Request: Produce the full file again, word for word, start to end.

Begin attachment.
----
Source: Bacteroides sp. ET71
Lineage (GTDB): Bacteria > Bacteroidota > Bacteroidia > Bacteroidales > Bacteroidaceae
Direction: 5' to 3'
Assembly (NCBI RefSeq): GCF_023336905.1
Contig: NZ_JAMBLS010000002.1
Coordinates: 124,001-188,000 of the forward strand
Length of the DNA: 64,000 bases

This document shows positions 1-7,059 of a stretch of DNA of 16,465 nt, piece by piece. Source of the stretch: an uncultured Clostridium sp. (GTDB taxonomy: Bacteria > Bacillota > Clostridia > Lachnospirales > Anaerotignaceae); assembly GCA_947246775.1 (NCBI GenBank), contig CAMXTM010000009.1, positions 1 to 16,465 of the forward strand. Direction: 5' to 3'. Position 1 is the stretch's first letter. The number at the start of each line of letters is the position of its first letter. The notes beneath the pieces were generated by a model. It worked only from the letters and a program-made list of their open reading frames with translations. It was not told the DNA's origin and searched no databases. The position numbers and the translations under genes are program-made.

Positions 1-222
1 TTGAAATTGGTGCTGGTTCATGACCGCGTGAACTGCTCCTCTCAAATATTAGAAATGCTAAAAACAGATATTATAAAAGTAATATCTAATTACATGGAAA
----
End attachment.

Source: Bacteroides sp. ET71
Lineage (GTDB): Bacteria > Bacteroidota > Bacteroidia > Bacteroidales > Bacteroidaceae
Direction: 5' to 3'
Assembly (NCBI RefSeq): GCF_023336905.1
Contig: NZ_JAMBLS010000002.1
Coordinates: 124,001-188,000 of the forward strand
Length of the DNA: 64,000 bases

This document shows positions 1-7,059 of a stretch of DNA of 16,465 nt, piece by piece. Source of the stretch: an uncultured Clostridium sp. (GTDB taxonomy: Bacteria > Bacillota > Clostridia > Lachnospirales > Anaerotignaceae); assembly GCA_947246775.1 (NCBI GenBank), contig CAMXTM010000009.1, positions 1 to 16,465 of the forward strand. Direction: 5' to 3'. Position 1 is the stretch's first letter. The number at the start of each line of letters is the position of its first letter. The notes beneath the pieces were generated by a model. It worked only from the letters and a program-made list of their open reading frames with translations. It was not told the DNA's origin and searched no databases. The position numbers and the translations under genes are program-made.

Positions 1-222
1 TTGAAATTGGTGCTGGTTCATGACCGCGTGAACTGCTCCTCTCAAATATTAGAAATGCTAAAAACAGATATTATAAAAGTAATATCTAATTACATGGAAA